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Leak suggests AMD’s best laptop GPU delivers RTX 4070 desktop performance for less power

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After what seems like an interminable wait, AMD’s Navi 32 GPU is finally starting to break cover. This is the second-tier RDNA 3 graphics processor, and only the second ever to use AMD’s new GPU chiplet packaging techniques. The red team seems to be focused on the mobile market at the moment, and the fact that it’s the laptop versions of the RX 7800-series silicon that has been leaked is telling.

That does, however, mean we’re still likely to be waiting a while for the desktop card to arrive, either in RX 7700 or RX 7800 trim. 

Twitter leaker, All_The_Watts has listed the expected specifications for five different Navi 32-based mobile graphics cards. While there is no way to 100% verify the truth of these rumoured specs, they look pretty likely and consistent with the previous generation of AMD mobile GPUs.

They have also posted a shot of a 3DMark Time Spy benchmark supposedly from an RX 7800M XT run, and it’s way beyond what the best of the last-gen laptop Radeon chips could muster. I mean, hot damn it’s offering RTX 4070 desktop performance.

The average from an RX 6850M XT is around 11,000 points, and the RTX 4070 is around the same 17,800 level. This does speak well to the performance of the Navi 32 silicon, which has been a concern given how late to the party AMD has been with its second-tier RDNA 3 GPU. 

The RX 7800M XT is the top mobile chip of the next-gen Radeons, and the fact it can apparently deliver that level of performance with a total board power of some 189W is impressive. 

पीक पावर 189W बोर्ड ड्राइवर के पास क्लॉक रिपोर्ट इश्यू है।June 5, 2023

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That should translate to good desktop performance if, as expected, the RX 7800 XT comes with the same essential GPU makeup, but with a higher clock speed and moar power.

That’s a heavy ‘should’, however, and there’s no guarantee that chucking more juice through the Navi 32 GPU will actually yield a whole heap more performance in a desktop GPU. Certainly our current experience of RDNA 3 chips—either in monolithic or chiplet trim—haven’t shown a particular aptitude for nailing super high clock speeds. Not the 3GHz+ numbers we were given to expect from the Radeon RX 7000-series chips anyway.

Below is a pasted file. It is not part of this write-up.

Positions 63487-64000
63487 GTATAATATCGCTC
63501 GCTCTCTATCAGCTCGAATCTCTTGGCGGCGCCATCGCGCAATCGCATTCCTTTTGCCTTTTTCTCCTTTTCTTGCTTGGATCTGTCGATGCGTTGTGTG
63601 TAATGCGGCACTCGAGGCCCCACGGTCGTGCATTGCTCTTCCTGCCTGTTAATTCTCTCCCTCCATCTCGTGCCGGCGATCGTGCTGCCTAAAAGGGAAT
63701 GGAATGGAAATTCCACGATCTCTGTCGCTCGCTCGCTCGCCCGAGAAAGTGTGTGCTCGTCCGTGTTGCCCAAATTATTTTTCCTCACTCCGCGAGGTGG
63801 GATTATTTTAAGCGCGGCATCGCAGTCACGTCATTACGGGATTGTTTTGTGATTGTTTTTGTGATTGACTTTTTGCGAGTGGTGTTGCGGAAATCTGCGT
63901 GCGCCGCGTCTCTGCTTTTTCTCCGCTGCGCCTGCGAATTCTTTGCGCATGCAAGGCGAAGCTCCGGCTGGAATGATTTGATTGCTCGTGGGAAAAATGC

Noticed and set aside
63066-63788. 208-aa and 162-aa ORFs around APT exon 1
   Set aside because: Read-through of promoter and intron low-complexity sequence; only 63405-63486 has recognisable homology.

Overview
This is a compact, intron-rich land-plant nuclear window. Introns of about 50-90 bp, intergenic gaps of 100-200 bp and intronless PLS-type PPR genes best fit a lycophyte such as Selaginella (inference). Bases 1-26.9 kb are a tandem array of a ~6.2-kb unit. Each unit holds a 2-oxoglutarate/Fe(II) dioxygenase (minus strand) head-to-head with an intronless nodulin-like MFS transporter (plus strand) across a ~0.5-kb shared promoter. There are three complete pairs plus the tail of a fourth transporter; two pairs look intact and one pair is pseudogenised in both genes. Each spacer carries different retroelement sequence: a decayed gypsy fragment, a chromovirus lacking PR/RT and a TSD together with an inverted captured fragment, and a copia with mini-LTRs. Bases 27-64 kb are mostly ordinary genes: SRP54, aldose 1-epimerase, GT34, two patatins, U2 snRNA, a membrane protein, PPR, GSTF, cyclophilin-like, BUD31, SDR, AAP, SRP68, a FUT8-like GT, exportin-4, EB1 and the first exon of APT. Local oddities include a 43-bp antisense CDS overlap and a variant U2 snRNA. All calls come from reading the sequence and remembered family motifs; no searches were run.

We’ve so far only had the RX 7900 XTX and RX 7900 XT cards at the high-end, with their somewhat hobbled Navi 31 chip, and the low-spec RX 7600 with its Navi 33 GPU. The middle-order of Radeon cards has been conspicuous by its absence, with rumours suggesting performance isn’t where AMD wanted.

If the red team can’t significantly boost the clock speed with more power on the desktop then we would just be looking at an RX 7800 XT that performs like… well, an RX 6800 XT. And that’s not a great look in terms of generational performance uplifts.

Still, sticking with the mobile side of things, it bodes well for the gaming chops of AMD-powered notebooks. For reference, that Time Spy score is only just shy of the average GPU score of an RTX 4080 laptop chip (which is closer to an RTX 4070 Ti desktop part) which looks like a great result to me.

The full rumoured line-up of mobile Radeon chips are:

  • RX 7800M XT | 60 CU | 16GB | 165W 
  • RX 7800M | 54 CU | 16GB | 150W 
  • RX 7700M | 48 CU | 12GB | 140W 
  • RX 7900S | 60 CU | 16GB | 135W 
  • RX 7800S | 48 CU | 12GB | 120W

That RX 7900S looks a bit of an oddity in there, given that it is the same essential spec as the RX 7800M XT, but with a lower power profile. Though it’s the same deal with the RX 7700M and RX 7800S, but the less said about AMD’s current naming conventions the better. Its laptop chip nomenclature is almost impenetrable (you need a goddam coding wheel, ffs) and the graphics card names really don’t tell you much of the story either.

But, my mother told me that if you don’t have something nice to say, don’t say anything. Though if I’d rigorously stuck to that advice throughout my career I wouldn’t have a lot of published work by now.

Anyways, depending on how these Radeon machines are priced, the RX 7800M XT could be the GPU you want at the heart of your next gaming laptop. It’s offering serious performance with a level of efficiency I’m definitely here for. It will be interesting to see how close the lower-power RX 7900S is in terms of performance for a 135W GPU, but for high fps gaming, I suspect the RX 7800M XT will be the one. 

And given the fact that benchmark scores are seemingly out there right now, we might not be too far from finding out exactly how good they are in the real world.

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